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The Role of Civil Engineers in Data Center Design

Jul 26, 2021

From massive multi-building facilities housing tech giants’ servers to more contained single structure sites, today’s data centers must accommodate massive power demand, high heat loads, and strict security protocols. When you hear about data centers, seldom do you think of the role of civil engineering in accommodating these needs. The word “data center” tends to bring electrical, mechanical or computer engineers to mind. But did you know that civil engineers play a big role in several areas of data center design?

Site selection and infrastructure demands are one of the first considerations in designing a data center. Whether it’s a new construction or retrofitting an existing space, site selection should be informed by the requirement of redundancy in all facets mentioned above.  The infrastructure needs of running a data center are enormous.  Appropriate access points for security needs and inventory turnover as well as proximity to utility lines and power grids are critical for the power resource. Securing electricity sources to power these centers and their redundancy systems is paramount to ensuring they won’t go down should something unforeseen happen. This means that these centers tend to be located near large power grids–in Tennessee specifically you’ll see them near TVA right-of-way lines. The water components needed to aid in cooling during peak seasons requires a higher demand to be considered which may require multiple point resources as well.  Fortunately, there can be optional designs used for storing the discharge water usage prior to taxing the municipalities sewage system.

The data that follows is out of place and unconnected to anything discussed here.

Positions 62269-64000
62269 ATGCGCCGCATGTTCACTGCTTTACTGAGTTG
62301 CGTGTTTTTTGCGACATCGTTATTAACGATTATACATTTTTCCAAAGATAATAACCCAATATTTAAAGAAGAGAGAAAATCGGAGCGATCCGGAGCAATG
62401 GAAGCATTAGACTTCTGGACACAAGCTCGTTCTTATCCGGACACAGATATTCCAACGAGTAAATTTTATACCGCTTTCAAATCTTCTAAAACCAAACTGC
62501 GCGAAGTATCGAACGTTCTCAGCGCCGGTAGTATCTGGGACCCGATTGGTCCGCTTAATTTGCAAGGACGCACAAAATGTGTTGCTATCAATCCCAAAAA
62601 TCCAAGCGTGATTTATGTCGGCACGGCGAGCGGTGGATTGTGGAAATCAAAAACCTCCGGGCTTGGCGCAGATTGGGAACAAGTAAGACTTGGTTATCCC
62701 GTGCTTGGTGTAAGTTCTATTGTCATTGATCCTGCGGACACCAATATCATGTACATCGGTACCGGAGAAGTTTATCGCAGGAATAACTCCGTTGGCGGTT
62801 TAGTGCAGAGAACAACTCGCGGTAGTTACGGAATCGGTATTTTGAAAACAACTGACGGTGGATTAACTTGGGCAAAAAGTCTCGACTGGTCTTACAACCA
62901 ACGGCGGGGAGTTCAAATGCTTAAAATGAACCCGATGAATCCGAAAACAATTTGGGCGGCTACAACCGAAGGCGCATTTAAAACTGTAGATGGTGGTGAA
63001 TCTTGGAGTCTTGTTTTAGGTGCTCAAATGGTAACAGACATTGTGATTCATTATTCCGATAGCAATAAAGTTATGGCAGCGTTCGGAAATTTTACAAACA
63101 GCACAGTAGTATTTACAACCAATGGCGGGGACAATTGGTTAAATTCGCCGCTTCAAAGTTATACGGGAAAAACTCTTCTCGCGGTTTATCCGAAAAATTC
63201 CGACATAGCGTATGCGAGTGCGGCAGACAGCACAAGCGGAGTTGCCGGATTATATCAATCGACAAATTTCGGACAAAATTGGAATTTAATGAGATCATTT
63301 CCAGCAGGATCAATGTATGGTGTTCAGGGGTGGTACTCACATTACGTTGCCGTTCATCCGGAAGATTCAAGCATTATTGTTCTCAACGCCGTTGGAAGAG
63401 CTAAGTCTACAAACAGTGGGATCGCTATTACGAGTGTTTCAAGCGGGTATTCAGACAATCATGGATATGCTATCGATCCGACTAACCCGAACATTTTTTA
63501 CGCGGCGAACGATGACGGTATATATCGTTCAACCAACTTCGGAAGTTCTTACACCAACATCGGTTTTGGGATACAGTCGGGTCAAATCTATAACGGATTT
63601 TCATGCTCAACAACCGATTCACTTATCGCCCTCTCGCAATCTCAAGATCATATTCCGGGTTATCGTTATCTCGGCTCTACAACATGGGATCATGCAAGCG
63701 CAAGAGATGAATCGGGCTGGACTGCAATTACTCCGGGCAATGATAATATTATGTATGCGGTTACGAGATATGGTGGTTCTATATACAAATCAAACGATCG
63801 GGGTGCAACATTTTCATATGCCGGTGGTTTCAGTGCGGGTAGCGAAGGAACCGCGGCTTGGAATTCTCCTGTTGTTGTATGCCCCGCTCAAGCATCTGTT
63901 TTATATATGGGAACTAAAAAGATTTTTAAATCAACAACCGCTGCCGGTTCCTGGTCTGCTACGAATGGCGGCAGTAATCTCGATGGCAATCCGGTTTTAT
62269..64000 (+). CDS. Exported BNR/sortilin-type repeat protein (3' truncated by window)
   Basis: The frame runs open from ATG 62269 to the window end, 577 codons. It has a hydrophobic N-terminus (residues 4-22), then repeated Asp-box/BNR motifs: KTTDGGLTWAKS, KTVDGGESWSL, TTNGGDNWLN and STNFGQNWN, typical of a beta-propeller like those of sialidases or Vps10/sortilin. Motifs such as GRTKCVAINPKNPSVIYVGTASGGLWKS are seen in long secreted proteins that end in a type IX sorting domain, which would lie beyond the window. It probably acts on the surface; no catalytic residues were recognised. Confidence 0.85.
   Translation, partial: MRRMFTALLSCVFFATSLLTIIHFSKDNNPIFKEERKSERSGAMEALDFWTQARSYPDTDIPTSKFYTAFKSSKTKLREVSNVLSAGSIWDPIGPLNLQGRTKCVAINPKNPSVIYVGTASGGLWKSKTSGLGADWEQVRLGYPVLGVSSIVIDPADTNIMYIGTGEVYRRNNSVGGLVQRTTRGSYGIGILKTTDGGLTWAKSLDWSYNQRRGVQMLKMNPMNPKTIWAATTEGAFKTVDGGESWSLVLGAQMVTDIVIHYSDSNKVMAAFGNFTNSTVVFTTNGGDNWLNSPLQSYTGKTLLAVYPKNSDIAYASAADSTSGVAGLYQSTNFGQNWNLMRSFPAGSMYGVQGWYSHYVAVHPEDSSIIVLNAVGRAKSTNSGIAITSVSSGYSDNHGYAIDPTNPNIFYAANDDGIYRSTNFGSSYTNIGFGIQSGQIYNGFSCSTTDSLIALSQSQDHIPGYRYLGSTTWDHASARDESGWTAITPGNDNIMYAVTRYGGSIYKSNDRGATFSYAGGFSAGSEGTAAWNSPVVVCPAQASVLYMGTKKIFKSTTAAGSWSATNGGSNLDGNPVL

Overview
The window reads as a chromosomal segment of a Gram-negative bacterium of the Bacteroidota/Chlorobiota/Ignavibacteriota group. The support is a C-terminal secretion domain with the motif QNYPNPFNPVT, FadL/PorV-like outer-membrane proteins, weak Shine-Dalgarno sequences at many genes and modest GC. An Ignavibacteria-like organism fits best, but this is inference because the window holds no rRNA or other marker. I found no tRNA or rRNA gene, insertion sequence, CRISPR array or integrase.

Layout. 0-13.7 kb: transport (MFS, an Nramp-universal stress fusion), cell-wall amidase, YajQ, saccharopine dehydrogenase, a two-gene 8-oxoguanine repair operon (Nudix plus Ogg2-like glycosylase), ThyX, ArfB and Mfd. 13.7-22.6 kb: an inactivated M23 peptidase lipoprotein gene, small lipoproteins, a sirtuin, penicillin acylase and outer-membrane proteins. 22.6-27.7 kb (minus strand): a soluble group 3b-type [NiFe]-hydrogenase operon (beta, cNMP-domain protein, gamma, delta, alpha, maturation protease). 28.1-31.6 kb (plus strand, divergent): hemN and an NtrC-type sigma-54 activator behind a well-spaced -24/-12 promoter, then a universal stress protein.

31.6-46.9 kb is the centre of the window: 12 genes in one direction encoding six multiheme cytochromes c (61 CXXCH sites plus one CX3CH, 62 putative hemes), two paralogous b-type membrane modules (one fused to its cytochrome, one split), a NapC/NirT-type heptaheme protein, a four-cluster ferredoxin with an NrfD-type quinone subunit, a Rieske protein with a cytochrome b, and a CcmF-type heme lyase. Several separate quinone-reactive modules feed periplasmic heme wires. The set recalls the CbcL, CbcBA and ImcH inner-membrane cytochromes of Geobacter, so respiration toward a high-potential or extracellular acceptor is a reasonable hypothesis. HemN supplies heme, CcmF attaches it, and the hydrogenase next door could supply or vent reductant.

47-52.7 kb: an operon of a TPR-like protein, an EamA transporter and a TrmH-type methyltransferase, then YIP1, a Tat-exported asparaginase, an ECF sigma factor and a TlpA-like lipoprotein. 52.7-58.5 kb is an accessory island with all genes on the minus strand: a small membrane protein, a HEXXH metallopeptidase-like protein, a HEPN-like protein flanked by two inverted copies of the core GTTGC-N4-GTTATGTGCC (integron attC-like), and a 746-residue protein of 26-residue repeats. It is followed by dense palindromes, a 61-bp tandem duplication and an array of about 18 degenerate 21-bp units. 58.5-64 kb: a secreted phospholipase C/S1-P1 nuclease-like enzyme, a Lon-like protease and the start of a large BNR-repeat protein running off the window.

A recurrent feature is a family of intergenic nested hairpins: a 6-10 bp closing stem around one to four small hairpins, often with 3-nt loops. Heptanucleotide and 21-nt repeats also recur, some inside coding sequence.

Sustainable and smart designs are important when thinking about infrastructure needs because data centers experience growth, and with that growth comes increased needs for expansion of buildings and infrastructure.  Because of the security needs in this world’s environment and the requirement for future growth we are seeing these centers now be employed outside the urban core area and focusing on industrial opportunities. 

Caleb Thorne

Vice President

Nashville